In 1994, four nurses from the Hadassah Nurses’ Council visited war-torn Bosnia on a fact-finding mission. On their return, the council launched a grassroots effort, securing donations of medical supplies from private physicians, medical facilities and pharmaceutical distributors. The campaign collected more than 33 tons of medical supplies and warm clothing, valued at $3.5 million. In February 1995, the supplies were airlifted to Sarajevo by the United States government and accepted by La Benevolencija, the local Jewish aid society, for distribution. It was the single largest shipment of medical supplies and humanitarian relief items to Bosnia (above) from a nongovernmental organization.
Spring 2006: The reporter arrived at Hadassah-Neurim, the Youth Aliyah village just outside Netanya, expecting to find a feel-good story about at-risk teenagers in a nurturing environment. He found that—and more. He discovered that one of Israel’s leading sculptors, Itzik Benshalom, has his studio in the village, and students assist and learn in the studio and in the adjacent foundry, which produces works by many artists. The reporter also discovered that the village’s running track is one of Israel’s Olympic training sites and that several of the Russian and Ethiopian residents of Neurim are on the national team. Just beyond the track, he saw a mountain of debris that turned out to be educational rubble, used by the Israeli Army and police for rescue training. In addition to their supportive environment, the kids at Hadassah-Neurim seem to be in the center of the universe.
Ahead of The Curve
The math is easy: 20 research grants were awarded by Israel’s national Science Foundation last year; of those, 12 went to researchers at Hadassah– Hebrew University Medical Center at Ein Kerem. Hadassah received more government support than all of Israel’s other hospitals combined, a reasonable bias since its researchers produce about half the medical research of all Israeli hospitals. They also publish some 300 academic papers annually, almost twice as many as any other Israeli hospital and 10 times more than the output of most. And Hadassah’s intellectual property, commercialized by its technology-transfer arm, Hadasit, underpins a mounting number of biotechnology companies floated on the Tel Aviv Stock Exchange.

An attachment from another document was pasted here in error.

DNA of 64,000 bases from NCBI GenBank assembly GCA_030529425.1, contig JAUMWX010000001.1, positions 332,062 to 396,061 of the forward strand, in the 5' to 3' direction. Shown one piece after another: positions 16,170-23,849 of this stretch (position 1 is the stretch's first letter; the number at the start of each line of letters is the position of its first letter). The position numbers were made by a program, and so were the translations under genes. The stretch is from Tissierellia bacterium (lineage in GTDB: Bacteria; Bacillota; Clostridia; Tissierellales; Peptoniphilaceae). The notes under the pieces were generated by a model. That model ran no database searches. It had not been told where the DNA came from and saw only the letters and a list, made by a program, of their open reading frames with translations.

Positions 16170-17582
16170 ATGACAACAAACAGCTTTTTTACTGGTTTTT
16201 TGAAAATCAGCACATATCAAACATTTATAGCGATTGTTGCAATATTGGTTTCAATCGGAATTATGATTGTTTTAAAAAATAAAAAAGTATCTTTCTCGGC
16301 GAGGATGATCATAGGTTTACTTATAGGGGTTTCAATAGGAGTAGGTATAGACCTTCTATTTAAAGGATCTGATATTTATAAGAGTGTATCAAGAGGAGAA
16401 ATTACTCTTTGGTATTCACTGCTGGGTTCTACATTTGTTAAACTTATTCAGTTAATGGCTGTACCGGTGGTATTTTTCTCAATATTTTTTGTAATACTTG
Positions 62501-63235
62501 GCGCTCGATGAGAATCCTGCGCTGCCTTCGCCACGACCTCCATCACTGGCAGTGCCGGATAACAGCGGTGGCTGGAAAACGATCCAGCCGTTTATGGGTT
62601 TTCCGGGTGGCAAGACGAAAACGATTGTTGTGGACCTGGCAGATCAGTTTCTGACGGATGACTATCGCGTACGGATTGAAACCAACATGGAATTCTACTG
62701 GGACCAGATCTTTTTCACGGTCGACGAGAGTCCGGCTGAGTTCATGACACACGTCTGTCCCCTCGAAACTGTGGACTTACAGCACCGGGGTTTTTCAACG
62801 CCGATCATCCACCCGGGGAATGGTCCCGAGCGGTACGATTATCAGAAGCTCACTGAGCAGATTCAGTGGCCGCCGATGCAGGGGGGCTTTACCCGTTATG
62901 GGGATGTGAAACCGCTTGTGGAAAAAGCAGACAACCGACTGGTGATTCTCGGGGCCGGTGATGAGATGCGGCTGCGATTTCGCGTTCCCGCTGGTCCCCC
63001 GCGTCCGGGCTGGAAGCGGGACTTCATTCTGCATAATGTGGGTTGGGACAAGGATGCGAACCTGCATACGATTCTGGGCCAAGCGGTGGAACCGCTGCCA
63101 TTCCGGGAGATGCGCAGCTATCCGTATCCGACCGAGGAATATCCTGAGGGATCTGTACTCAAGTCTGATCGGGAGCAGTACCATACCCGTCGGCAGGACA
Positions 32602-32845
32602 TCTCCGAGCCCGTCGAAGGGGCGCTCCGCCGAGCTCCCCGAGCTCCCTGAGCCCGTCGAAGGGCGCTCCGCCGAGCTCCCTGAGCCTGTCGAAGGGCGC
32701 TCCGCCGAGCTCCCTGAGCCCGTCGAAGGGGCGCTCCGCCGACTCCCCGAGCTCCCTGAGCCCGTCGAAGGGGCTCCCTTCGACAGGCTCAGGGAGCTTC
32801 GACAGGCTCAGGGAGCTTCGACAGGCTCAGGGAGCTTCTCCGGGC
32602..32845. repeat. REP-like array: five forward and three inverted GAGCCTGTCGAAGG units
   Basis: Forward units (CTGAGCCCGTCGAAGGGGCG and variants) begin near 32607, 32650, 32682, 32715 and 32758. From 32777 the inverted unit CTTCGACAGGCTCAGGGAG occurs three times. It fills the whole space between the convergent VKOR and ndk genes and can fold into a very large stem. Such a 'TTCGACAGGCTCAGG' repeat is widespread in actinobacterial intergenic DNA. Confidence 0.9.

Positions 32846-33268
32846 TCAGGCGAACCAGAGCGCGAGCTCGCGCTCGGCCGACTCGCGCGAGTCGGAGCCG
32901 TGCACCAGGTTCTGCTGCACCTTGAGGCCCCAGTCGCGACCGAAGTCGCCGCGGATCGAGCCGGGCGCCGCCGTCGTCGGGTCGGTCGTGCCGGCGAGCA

What put Hadassah on the world cultural and tourist map? The Chagall windows in the hospital’s Abbell Synagogue. In 1959, Hadassah’s national board approved $100,000 for stained-glass windows, a figure based on what a New Jersey firm said it would charge if it used its staff artist. Then-Hadassah national president Miriam Freund-Rosenthal (top right, sitting next to Vava Chagall, Marc Chagall’s wife; the artist is at far left) wondered how she could persuade Chagall to work for that sum. Fortunately, she first spoke to his wife, who remarked that most of the world had sought her husband’s work but not the Jewish world. When Freund-Rosenthal finally spoke with Chagall, she said, “I come not only on behalf of Hadassah, but on behalf of the Jewish people. This is your opportunity to create something that will live for the ages and will be an indissoluble bond between you and the Jewish people.” Chagall agreed and created the 12 windows symbolizing the sons of Jacob. They were dedicated in February 1962.
Just weeks after the levees broke in New Orleans and Hurricane Katrina devastated huge swaths of the Gulf Coast in the fall of 2005, Young Judaeans mobilized in an unprecedented campaign dubbed Caravan4Katrina. For 10 days in November, staff members drove four 24-foot trucks 6,000 miles across the Eastern United States, stopping in more than 20 cities. At each stop, local Judaeans and their families gathered to pack donations of food, blankets, toys and other necessities (above). The trucks delivered over 800 boxes of supplies to grateful evacuees in Jackson, Mississippi. Two years later, in 2008, 56 high school students headed to New Orleans to volunteer for Young Judaea’s Alternative Winter Break program. They focused on urban revitalization, animal rescue and environmental awareness. Young Judaeans don’t only learn about tikkun olam—they live it.